Robotic microsurgical vasovasostomy and vasoepididymostomy: A prospective randomized study in a rat model (HTML)
Schiff,Jonathan D.; Li,Philip S.; Goldstein,Marc
Journal of Urology 171(4): 1720-1725
Publication date: 2004
Microsurgical vasovasostomy and vasoepididymostomy remain technically challenging procedures. Refinements in technique have continually improved patency and pregnancy rates for the 2 procedures in experienced hands. Advances in surgical robotics produced the Da Vinci robot (Intuitive Surgical, Inc., Sunnyvale, California) with motion reduction and no tremor, features that may improve outcomes in microsurgery. We report a randomized prospective study of vasoepididymostomy and vasovasostomy using the Da Vinci robot in rats.
Materials and Methods
A total of 24 adult male Wistar rats underwent vasectomy through a midline abdominal incision. Two weeks later the animals were randomized to microsurgical multilayer vasovasostomy, longitudinal vasoepididymostomy or robotic vasovasostomy and vasoepididymostomy groups. Outcomes measured included surgical time, complications, patency and sperm granuloma formation at 9 weeks.
Animals were sacrificed 9 weeks after microsurgery. There were no significant differences in complications among the groups. Robotic vasovasostomy was significantly faster than the conventional microsurgical technique (68.5 vs 102.5 minutes, p = 0.002). The robotic and microsurgical vasoepididymostomy groups did not differ significantly in time. Patency rates were 100% for the robotic vasovasostomy and vasoepididymostomy groups, and 90% in the microsurgical vasovasostomy and vasoepididymostomy groups. These differences were not significant. Sperm granulomas were found in 70% of microsurgical vasovasostomy anastomoses and 27% of robotic vasovasostomy anastomoses (p = 0.001). No significant difference in the sperm granuloma rate was found between the robotic or microsurgical vasoepididymostomy groups (42% and 50%, respectively, p = 0.37).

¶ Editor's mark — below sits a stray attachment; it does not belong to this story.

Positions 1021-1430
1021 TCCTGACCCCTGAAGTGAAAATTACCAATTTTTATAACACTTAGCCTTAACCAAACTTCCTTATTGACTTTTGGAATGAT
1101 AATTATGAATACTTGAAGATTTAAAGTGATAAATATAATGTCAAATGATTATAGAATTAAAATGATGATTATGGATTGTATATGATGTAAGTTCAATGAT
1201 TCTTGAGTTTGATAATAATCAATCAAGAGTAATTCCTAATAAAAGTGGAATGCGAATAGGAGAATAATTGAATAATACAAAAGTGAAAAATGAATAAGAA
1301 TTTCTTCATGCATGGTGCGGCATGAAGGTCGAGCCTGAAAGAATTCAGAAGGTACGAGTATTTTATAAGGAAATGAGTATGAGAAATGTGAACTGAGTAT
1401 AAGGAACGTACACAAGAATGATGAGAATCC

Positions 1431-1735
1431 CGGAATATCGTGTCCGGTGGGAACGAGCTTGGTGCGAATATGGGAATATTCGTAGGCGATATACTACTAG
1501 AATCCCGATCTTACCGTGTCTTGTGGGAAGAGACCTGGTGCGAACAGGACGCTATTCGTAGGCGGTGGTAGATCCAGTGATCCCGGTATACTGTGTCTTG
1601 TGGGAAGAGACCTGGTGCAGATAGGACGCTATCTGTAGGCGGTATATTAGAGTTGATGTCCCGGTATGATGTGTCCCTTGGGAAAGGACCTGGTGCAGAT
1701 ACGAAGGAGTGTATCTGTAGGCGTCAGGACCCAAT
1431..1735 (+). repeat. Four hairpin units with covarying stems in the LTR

To our knowledge we report the first randomized prospective study using the Da Vinci robot for microsurgery. We believe that the improved stability and motion reduction during microsurgical suturing with the robot helped achieve excellent patency rates for vasovasostomy and vasoepididymostomy. The robot may also allow experienced microsurgeons to perform microsurgical procedures in patients at remote locations where no experienced microsurgeons are available.
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